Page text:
Wes Montgomery’s unique picking style, utilizing his thumb rather than a pick, served him well through two distinct stages: the largely straight ahead jazz period on Riverside, and later with Verve; and the time spent with Creed Taylor’s CTI label that saw him gain enormous popularity via the jazz pop records that spread his name further afield. He died of a heart attack in 1968. As the 14 tunes assembled for this Best Of collection more than adequately display, the first period was decidedly the more substantial, particularly these Orrin Keepnews produced sessions recorded between 1959 and 1963.
The organ/guitar/drum trio format is particularly enthralling, as evidenced by the opening take on Barry Harris’ "Lolita." Organist Melvin Rhyne and drummer George Brown join the guitarist on this 1963 set and set the pace nicely for all that follows. Rhyne was an overlooked master, who was the ideal accompanist to Montgomery. "Yesterday," on which Rhyne and Montgomery are joined by drummer Paul Parker, showcases Wes playing at his spellbinding best. His inventive phrasing is dazzling on single line and chordal playing.
"Delilah" finds him joined by Milt Jackson, a co-leader on the set, as well as pianist Wynton Kelly and the rhythm team par excellence of Sam Jones and Philly Joe Jones. "Polka Dots and Moonbeams," with Tommy Flanagan, Percy Heath and Tootie Heath on board, is lyrical and captivating, and "Double Deal," on which he is joined by brothers Buddy (vibes) and Monk (bass), drummer Walter Perkins, and the great George Shearing, is nearly its equal. The interplay between guitar and vibes is superb and Shearing’s solo is a treasure.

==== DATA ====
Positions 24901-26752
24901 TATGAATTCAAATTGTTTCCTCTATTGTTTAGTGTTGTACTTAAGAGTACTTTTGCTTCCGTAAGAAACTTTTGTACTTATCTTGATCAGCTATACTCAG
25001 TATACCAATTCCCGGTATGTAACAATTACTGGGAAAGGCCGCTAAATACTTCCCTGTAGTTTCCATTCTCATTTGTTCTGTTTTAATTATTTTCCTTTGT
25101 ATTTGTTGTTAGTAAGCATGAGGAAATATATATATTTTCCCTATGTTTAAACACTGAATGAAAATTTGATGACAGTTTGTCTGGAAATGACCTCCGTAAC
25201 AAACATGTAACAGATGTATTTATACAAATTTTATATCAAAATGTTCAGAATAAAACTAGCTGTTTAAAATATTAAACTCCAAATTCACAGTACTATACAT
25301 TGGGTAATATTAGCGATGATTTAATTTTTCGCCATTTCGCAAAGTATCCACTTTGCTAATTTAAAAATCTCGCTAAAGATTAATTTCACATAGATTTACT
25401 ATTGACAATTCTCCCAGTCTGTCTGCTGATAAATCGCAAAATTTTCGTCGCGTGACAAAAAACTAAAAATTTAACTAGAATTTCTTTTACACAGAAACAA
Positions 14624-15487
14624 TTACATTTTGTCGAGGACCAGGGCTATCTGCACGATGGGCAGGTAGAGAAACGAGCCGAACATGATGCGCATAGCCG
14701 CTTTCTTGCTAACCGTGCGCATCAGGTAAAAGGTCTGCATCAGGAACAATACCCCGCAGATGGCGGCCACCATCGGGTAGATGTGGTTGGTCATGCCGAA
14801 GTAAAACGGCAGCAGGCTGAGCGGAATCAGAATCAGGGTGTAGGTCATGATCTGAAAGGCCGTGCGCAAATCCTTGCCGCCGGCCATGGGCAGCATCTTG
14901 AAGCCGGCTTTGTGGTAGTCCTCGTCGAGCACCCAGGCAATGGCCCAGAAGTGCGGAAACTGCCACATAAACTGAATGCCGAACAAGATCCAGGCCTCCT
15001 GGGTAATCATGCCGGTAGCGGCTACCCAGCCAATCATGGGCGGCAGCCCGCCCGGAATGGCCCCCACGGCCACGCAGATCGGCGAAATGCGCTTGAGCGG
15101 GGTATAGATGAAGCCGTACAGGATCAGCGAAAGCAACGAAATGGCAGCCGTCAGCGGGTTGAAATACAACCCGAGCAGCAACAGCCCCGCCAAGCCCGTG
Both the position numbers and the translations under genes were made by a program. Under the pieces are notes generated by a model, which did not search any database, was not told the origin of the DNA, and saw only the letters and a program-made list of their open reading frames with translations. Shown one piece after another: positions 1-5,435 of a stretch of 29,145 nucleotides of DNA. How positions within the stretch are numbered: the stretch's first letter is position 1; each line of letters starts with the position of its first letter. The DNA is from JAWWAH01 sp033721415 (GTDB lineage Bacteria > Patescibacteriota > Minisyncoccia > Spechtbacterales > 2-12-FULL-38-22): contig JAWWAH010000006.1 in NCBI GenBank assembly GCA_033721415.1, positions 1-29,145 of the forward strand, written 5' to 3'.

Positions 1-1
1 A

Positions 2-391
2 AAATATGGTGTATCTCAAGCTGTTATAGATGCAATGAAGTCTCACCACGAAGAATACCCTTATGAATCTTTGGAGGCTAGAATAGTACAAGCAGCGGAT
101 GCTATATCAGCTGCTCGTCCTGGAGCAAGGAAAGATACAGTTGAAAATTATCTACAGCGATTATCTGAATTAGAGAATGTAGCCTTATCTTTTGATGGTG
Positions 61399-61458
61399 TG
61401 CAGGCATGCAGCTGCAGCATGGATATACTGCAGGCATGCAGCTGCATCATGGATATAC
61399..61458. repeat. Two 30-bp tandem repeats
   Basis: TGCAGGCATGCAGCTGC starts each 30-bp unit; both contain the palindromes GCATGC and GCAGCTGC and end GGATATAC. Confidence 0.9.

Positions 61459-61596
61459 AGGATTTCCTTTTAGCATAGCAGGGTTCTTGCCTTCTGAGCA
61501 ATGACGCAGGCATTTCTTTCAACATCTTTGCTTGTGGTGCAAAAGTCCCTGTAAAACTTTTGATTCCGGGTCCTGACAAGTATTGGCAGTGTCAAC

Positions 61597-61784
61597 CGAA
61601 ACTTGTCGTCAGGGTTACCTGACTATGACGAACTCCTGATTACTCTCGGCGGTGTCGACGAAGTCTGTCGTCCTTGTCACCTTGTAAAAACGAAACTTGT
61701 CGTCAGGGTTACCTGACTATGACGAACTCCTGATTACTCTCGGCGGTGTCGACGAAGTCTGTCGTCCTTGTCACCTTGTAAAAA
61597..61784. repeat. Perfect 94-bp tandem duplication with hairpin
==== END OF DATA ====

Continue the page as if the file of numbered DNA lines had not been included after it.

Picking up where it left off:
The ever popular "Body and Soul" is given an almost dark reading, with Wes in the lower register in what sounds like an odd choice of key. Fortunately, "Delirium" more than makes up for it with its up-tempo gallop. Drummer Bobby Thomas is explosive, and with brothers Buddy (this time on very impressive piano) and Monk on hand, Wes flies brilliantly through the changes. His total command of the fret board makes for some of the best playing on the collection. "Besame Mucho," with Rhyne and drummer Jimmy Cobb is played with a delightful rhythm over which Montgomery picks impressive single lines that give way to his signature chording. "One For My Baby (And One More For the Road)" sees Montgomery share the studio with Hank Jones, Ron Carter and Lex Humphries. Throughout his career the guitar giant certainly did play with his share of great players. As impressive as these are, the tune sounds more like a cut from the soundtrack of "Honk," the classic surf film, than a jazz date. Being a fan of surf music that’s not a knock.
For his version of Miles Davis’ "Tune Up," Montgomery enlists a string section, Phil Bodner on various woodwinds, pianist Dick Hyman, bassist Milt Hinton, drummer Osie Johnson and the great Kenny Burrell sitting in on rhythm guitar. The following "Four On Six," with Flanagan and the Heath brothers, is rhythmic and captivating and allows everyone room to stretch. "Groove Yard," with the Montgomery brothers and Bobby Thomas, is well paced and beautifully played by all involved and again showcases the maestro’s chops in an enchanting setting. The live "Full House," with tenorist Johnny Griffin sharing the front line and Wynton Kelly, Paul Chambers and the busy Jimmy Cobb in supporting roles, is one of the most impressive pieces on the disc for Montgomery’s playing. Though the horn sounds somewhat out of place, Griffin obviously served as inspiration for Wes to reach higher. Kelly’s solo is a highlight, as well. The closing ballad, "Stairway To The Stars," with Jackson, Kelly, Jones and Jones, is lushly romantic and serves as a beautiful way to close a wonderful collection.